Day 16: Emerald Glitter Ornaments

I am so excited to have Amy from Mod Podge Rocks here.  Her and I have been home girls since the very beginning of this blog thing.  She is one of those blog friends turned real friends.  She took of her Mod Podge Rocks hat to show us a fun ornament paint with awesome glitter paint.  I love these and how they shimmer.


Saved pennies spilling out of a Santa stocking. Hello there.  It’s Amy – from Mod Podge Rocks.  I’m so pleased to be here, especially because I’ve known Beckie since the very beginning of my blogging.  We started our adventures together, and it’s been a friendship ever since!  She’s talented and can Mod Podge with the best of them, don’t you agree? 

I’m actually not showing you a Mod Podge project today.  Before you faint, I’m also a contributor at the blog Paint Me Plaid – and writing blog entries there has gotten me to fall in love with the most wonderful FolkArt Extreme Glitter.  It makes the most gorgeous (and affordable) ornaments, so I wanted to show you how to make one too.  If you end up using Mod Podge on some part of it, you know I won’t complain.  This pennywise present is intended to be made in multiples, so keep that in mind.  You have several gifts for neighbors, friends, church buddies, teachers, co-workers and even the mailman to come up with . . . the more of these you make, the less expensive they are, and the glitter goes a long way.  So let’s jump in!


Pack of glass ornaments (mine was $4 with three in there, so $1.33 per ornament)

FolkArt Extreme Glitter, 2 oz. – Emerald ($2, and it does about six ornaments)

FolkArt Enamels Paint – Wicker White ($2, will do as many of these as you can make)

Snowflake Stencil – I’ve provided the artwork

Spouncers or paintbrush

Red Rhinestones (I got mine for $1 in "those bins" at Michaels) Ribbon (on hand)

Styrofoam or paper cup

Here are the ornaments that I used – I LOVE the square shape.  I got these from Hobby Lobby, but just about every craft store in the world has glass ornaments.  They go so fast, too. I should start selling them out of the back of my trunk!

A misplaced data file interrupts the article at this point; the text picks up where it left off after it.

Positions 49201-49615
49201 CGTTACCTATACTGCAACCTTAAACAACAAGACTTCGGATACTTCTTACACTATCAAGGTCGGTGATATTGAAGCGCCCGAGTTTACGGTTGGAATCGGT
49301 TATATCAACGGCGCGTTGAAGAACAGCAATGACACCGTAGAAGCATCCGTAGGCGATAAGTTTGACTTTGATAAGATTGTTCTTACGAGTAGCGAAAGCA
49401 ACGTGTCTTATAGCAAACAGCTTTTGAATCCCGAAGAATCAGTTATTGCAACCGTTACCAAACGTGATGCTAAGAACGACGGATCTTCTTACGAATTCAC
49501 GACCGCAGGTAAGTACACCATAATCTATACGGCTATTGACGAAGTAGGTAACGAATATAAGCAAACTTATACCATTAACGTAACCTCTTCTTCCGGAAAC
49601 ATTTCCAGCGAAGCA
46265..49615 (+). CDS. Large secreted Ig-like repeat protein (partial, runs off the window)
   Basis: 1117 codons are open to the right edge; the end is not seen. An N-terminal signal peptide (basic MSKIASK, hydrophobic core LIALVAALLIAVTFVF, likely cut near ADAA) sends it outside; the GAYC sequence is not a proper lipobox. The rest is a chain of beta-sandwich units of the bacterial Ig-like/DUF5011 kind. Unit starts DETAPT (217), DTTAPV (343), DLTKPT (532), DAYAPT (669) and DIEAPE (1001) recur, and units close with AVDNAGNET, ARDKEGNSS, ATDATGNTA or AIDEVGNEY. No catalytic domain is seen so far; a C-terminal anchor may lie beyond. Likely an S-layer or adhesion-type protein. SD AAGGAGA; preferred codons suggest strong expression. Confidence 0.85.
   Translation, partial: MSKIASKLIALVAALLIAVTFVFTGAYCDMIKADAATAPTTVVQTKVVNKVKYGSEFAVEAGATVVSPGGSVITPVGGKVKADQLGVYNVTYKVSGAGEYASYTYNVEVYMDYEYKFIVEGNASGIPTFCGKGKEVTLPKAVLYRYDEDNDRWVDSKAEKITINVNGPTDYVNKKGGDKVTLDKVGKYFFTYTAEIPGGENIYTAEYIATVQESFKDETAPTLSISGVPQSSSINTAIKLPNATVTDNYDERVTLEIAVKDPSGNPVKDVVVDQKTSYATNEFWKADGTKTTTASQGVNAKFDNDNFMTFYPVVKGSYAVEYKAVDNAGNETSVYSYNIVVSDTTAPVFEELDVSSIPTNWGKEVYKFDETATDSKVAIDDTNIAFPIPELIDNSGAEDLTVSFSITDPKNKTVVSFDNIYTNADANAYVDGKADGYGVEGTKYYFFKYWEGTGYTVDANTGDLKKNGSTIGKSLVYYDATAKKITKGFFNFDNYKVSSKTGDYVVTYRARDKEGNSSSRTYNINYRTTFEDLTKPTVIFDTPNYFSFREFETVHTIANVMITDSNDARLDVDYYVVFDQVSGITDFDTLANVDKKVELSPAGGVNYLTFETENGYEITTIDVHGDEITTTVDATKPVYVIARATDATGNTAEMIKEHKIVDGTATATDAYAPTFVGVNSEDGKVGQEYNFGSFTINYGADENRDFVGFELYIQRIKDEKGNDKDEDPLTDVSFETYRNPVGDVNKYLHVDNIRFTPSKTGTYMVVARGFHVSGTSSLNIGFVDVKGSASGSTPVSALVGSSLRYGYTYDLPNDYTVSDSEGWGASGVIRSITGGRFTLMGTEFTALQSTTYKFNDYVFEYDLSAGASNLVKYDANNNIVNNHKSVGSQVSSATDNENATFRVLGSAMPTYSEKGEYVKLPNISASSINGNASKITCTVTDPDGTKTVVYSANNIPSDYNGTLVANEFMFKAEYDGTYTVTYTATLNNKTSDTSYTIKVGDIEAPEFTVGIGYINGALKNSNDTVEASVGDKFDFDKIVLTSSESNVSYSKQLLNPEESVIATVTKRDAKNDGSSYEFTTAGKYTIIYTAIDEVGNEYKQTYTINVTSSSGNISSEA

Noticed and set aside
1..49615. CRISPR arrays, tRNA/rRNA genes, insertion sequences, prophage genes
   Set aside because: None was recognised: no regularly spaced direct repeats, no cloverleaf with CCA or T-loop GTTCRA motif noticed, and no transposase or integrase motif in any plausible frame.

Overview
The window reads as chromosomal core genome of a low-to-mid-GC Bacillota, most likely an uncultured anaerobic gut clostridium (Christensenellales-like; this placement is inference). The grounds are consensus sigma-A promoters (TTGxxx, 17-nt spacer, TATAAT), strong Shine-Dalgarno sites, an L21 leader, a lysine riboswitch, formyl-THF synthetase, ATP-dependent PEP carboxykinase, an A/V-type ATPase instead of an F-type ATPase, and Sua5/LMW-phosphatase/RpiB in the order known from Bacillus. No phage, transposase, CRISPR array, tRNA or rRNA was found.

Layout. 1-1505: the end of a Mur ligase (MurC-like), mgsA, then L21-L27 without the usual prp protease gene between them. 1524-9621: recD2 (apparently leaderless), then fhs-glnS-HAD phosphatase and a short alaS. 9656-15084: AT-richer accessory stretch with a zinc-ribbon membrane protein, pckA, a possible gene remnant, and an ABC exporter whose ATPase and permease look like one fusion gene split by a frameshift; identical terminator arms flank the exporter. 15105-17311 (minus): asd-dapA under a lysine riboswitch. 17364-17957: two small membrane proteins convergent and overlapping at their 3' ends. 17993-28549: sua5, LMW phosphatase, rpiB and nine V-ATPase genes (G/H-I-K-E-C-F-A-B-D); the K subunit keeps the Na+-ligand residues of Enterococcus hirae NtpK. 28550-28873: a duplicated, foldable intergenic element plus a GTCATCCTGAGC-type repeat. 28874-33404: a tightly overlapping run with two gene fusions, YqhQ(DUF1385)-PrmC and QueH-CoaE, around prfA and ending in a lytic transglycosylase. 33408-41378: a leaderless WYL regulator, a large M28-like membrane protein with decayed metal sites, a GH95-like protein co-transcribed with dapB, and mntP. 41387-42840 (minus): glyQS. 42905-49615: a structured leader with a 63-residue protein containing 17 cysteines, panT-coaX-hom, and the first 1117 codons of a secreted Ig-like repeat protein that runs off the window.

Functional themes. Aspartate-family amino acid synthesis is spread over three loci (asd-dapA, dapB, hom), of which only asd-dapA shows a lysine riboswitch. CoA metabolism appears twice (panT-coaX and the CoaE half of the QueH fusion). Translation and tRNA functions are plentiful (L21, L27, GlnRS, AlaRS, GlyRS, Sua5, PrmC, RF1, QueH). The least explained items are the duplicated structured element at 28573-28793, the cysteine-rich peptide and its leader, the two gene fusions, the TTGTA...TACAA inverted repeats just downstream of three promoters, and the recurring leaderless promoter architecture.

Remove the top of the ornament and set aside.  Stick the ornament into a cup to hold it.  Squeeze Extreme Glitter into the ornament.  Here’s some advice for you – DO NOT empty the whole bottle into the ornament, because you’ll be wasting.  My technique is to squeeze some in, shake around to see how well it covers the inside of the ornament, and then to squeeze more if I need to.  The goal is to cover the inside of the ornament while using the least amount of precious glitter paint possible.  Again – squeeze a little paint in, shake, squeeze a little more in.  Tilting to one side or another helps coverage as well.  Repeat until the ornament is completely coated on the inside.

It looks kind of cloudy while drying, but that’s okay.  It dries clear.  Turn the ornament over into the cup so that any excess can drain into the cup and not onto your beautiful coffee table.  Before I do this, I typically bang the ornament lightly on the inside of my kitchen trash can – watch for flying glitter at your own risk!  Tap lightly so you don’t break the ornament, and this will help get excess glitter out of there.  Leave the ornament to drain overnight. Once the ornament is drained, keep it in this position but put it in a warm, dry place to dry.  I’m telling you – if you keep it somewhere cold and humid, it will take over a week to dry.  My area was unfortunately cold so it took about three days.  But you don’t have to worry about your ornaments while they are drying.  Keep checking on them, and just have patience.  You should definitely do several of them at one time for this reason.

I have an old sticky stencil that I used on the front.  You have several options here – you can paint freehand snowflakes (the end of your paintbrush will make great polka dots), you can cut vinyl on a die cutting machine and make a similar stencil, or you can download this artwork that I’ve provided for you.  I’m actually giving you the entire sheet of stencils that this one came with.  Play with them as you wish! Jack Frost Stencil

Use your spouncers (or a paintbrush) and the white Enamels paint to stencil directly onto the ornament.  Enamels paint dries quickly but takes a long time to cure.  Read the complete instructions on the packaging.  You can handle it, just don’t be rough.

Add the rhinestones.  Mine were self-adhesive so I didn’t NEED glue, but I wanted a little extra security.  I then tied ribbon onto the top of the ornament.  Done and done. If I only made three, I would have a total cost of $1.33 (ornament) + $1.30 (paints) + $.33 (rhinestones) = $2.96 per ornament.  I recommend doing more than that though – the cost goes down with each ornament you make, and the glitter is BEAUTIFUL when dry.  You aren’t going to believe how awesome it looks against Christmas lights!

Thanks to Beckie and to you, her IC audience, for having me.  Swing by Mod Podge Rocks as well as Paint Me Plaid to see my crafting misadventures.  There’s a lot of glue involved, paint spills and a story or two.  Have a very happy holiday season!